Sort Algorithm-2

Sort Algorithm-2

Let's look at some of the popular sorting algorithms in this blog.

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Indirakumar S
·Apr 27, 2022·

4 min read

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Table of contents

  • Insertion Sort?
  • Shell Sort?
  • Merge Sort?
  • Quick Sort?

Insertion Sort?

Insertion sort is a simple and efficient comparison sort. In this algorithm, each iteration removes an element from the input list and inserts it into the sorted sublist.

insertion.gif

Implementation

def insertionSort(A):
    for i in range(1, len(A)):
        temp = A[i]
        k = i
        while k > 0 and temp < A[k - 1]:
            A[k] = A[k - 1]
            k -= 1
        A[k] = temp

A = [10,4,43,5,57,91,45,9,7]
insertionSort(A)
print(A)

Performance

  • Worst-case complexity: O(n^2)
  • Best case complexity: O(n)
  • Average case complexity: O(n^2)
  • Worst-case space complexity: O(n^2) total, O(1) auxiliary

Advantages

  • Easy to implement
  • Efficient for small data
  • Adaptive: If the input list is presorted [may not be complete] then insertions sort takes O(n+d), where is the number of inversions
  • Practically more efficient than selection and bubble sorts, even though all of them have O(n^2) worst-case complexity
  • Stable: Maintains relative order of input data if the keys are the same
  • In-place: It requires only a constant amount of O(1) of additional memory space
  • Online: Insertion sort can sort the list as it receives it

Shell Sort?

Shell Sort (also called diminishing increment sort)was invented by Donald Shell. This sorting algorithm is a generalization of insertion sort. Insertion sort works efficiently on input that is already almost sorted. The shell sort is also known as the n-gap insertion sort.

shell.gif

Implementation

def ShellSort(A):
    sublistcount = len(A) // 2
    while sublistcount > 0:
        for startposition in range(sublistcount):
            gapInsertionSort(A, startposition, sublistcount)
        print ('After increments of size', sublistcount, 'The list is',
               A)
        sublistcount = sublistcount // 2


def gapInsertionSort(A, start, gap):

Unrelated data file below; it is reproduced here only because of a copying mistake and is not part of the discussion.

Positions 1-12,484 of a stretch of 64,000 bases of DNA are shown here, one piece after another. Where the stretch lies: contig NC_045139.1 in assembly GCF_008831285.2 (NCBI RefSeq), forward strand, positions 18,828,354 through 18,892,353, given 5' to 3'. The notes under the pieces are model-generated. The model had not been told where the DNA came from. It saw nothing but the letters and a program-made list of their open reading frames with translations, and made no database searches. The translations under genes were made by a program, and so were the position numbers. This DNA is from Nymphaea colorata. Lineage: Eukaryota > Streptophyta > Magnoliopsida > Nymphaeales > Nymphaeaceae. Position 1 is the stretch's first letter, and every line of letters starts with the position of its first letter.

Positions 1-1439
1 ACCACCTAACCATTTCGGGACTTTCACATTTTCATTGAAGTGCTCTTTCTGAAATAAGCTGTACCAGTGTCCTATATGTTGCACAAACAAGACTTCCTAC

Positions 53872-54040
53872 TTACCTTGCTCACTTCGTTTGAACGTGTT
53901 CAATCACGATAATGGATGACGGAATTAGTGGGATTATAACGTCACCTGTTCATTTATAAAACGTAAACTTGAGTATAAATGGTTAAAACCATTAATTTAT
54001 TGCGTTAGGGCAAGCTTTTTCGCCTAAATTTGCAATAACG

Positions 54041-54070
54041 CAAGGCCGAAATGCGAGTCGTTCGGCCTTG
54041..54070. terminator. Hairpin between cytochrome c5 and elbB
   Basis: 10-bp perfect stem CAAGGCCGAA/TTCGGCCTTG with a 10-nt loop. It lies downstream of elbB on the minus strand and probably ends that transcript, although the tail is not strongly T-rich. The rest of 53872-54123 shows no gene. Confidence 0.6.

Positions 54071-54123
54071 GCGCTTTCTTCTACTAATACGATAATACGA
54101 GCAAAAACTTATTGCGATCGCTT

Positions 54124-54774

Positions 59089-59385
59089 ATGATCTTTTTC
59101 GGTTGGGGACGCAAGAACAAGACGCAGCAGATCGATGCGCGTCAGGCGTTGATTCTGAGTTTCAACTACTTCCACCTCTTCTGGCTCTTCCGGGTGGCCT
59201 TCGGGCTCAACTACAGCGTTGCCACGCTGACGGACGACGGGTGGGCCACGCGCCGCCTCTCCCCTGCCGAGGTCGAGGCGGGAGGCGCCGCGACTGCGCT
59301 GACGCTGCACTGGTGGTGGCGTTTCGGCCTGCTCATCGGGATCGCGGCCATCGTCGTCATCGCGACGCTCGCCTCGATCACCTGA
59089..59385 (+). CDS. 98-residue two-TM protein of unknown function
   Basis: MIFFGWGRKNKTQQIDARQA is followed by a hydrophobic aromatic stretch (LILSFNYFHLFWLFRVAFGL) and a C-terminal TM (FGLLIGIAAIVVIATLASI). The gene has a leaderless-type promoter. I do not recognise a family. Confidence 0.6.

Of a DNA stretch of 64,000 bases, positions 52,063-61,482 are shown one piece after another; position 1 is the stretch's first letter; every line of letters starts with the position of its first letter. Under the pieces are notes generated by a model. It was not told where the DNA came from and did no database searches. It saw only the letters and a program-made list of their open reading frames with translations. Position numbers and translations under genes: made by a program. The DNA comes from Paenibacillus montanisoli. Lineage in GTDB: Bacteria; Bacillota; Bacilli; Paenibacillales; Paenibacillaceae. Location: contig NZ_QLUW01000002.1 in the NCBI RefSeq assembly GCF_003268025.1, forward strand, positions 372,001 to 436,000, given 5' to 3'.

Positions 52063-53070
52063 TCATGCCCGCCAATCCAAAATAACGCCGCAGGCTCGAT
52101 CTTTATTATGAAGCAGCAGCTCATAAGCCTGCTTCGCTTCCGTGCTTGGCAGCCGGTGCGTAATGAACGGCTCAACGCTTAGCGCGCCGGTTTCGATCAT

for i in range(start + gap, len(A), gap):
        currentvalue = A[i]
        position = i
        while position >= gap and A[position - gap] > currentvalue:
            A[position] = A[position - gap]
            position = position - gap
        A[position] = currentvalue
A = [534,246,933,127,277,321,454,565,220]
ShellSort(A)
print(A)

Performance

  • Worst-case complexity: O(nlog²n)
  • Best case complexity: O(n)
  • Average case complexity depends on gap sequence
  • Worst-case space complexity: O(n)

Merge Sort?

Merge sort is an example of the divide and conquer strategy. Merge sort first divides the array into equal halves and then combines them in a sorted manner. It is a recursive algorithm that continually splits an array in half. If the array is empty or has one element, it is sorted by definition (the base case).

merge.gif

Implementation

def mergeSort(A):
    if len(A) > 1:
        mid = len(A) // 2
        lefthalf = A[:mid]
        righthalf = A[mid:]
        mergeSort(lefthalf)
        mergeSort(righthalf)
        i = j = k = 0
        while i < len(lefthalf) and j < len(righthalf):
            if lefthalf[i] < righthalf[j]:
                A[k] = lefthalf[i]
                i = i + 1
            else:
                A[k] = righthalf[j]
                j = j + 1
            k = k + 1
        while i < len(lefthalf):
            A[k] = lefthalf[i]
            i = i + 1
            k = k + 1
        while j < len(righthalf):
            A[k] = righthalf[j]
            j = j + 1
            k = k + 1
A = [534,246,933,127,277,321,454,565,220]
mergeSort(A)
print(A)

Performance

  • Worst-case complexity: O(nlogn)
  • Best case complexity: O(nlogn)
  • Average case complexity: O(nlogn)
  • Worst-case space complexity: O(nlogn) for runtime stack space and O(݊) for the auxiliary space

Quick Sort?

Quicksort is a famous algorithm among comparison-based sorting algorithms. Like merge sort, quick sort uses the divide-and-conquer technique, and so it's a recursive algorithm. The way that quicksort uses divide-and-conquer is a little different from how merge sort does. The quicksort uses the divide-and-conquer technique to gain the same advantages as the merge sort, while not using additional storage. As a trade-off, however, it is possible that the list may not be divided into half.

Quicksort-example.gif

Implementation

def quick_sort(A, low, high):
    if low < high:
        partition_point = partition(A, low, high)
        quick_sort(A, low, partition_point - 1)
        quick_sort(A, partition_point + 1, high)


def partition(A, low, high):
    pivot = A[low]
    left = low + 1
    right = high
    done = False
    while not done:
        while left <= right and A[left] <= pivot:
            left = left + 1
        while A[right] >= pivot and right >= left:
            right = right - 1
            if right < left:
                done = True
            else:
                temp = A[left]
                A[left] = A[right]
                A[right] = temp
    temp = A[low]
    A[low] = A[right]
    A[right] = temp
    return right
A = [50,25,92,16,76,30,43,54,19]
quick_sort(A,0,len(A)-1)
print(A)

Performance

  • Worst-case complexity: O(n^2)
  • Best case complexity: O(nlogn)
  • Average case complexity: O(nlogn)
  • Worst-case space complexity: O(1)

If you enjoyed this article, share it with your friends and colleagues! And we will discuss interesting techniques in the upcoming blog........

 
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